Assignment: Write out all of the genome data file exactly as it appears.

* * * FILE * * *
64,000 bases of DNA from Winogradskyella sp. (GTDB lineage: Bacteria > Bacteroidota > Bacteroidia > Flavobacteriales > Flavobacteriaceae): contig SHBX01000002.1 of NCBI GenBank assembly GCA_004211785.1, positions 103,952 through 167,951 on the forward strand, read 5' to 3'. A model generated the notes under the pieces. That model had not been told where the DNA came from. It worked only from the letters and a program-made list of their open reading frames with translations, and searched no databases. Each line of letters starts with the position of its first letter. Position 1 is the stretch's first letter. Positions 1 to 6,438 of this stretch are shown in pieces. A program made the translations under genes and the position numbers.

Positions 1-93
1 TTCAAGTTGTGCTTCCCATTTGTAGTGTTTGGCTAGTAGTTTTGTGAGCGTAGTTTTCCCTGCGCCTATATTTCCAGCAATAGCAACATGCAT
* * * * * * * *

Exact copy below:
64,000 bases of DNA from Winogradskyella sp. (GTDB lineage: Bacteria > Bacteroidota > Bacteroidia > Flavobacteriales > Flavobacteriaceae): contig SHBX01000002.1 of NCBI GenBank assembly GCA_004211785.1, positions 103,952 through 167,951 on the forward strand, read 5' to 3'. A model generated the notes under the pieces. That model had not been told where the DNA came from. It worked only from the letters and a program-made list of their open reading frames with translations, and searched no databases. Each line of letters starts with the position of its first letter. Position 1 is the stretch's first letter. Positions 1 to 6,438 of this stretch are shown in pieces. A program made the translations under genes and the position numbers.

Positions 1-93
1 TTCAAGTTGTGCTTCCCATTTGTAGTGTTTGGCTAGTAGTTTTGTGAGCGTAGTTTTCCCTGCGCCTATATTTCCAGCAATAGCAACATGCAT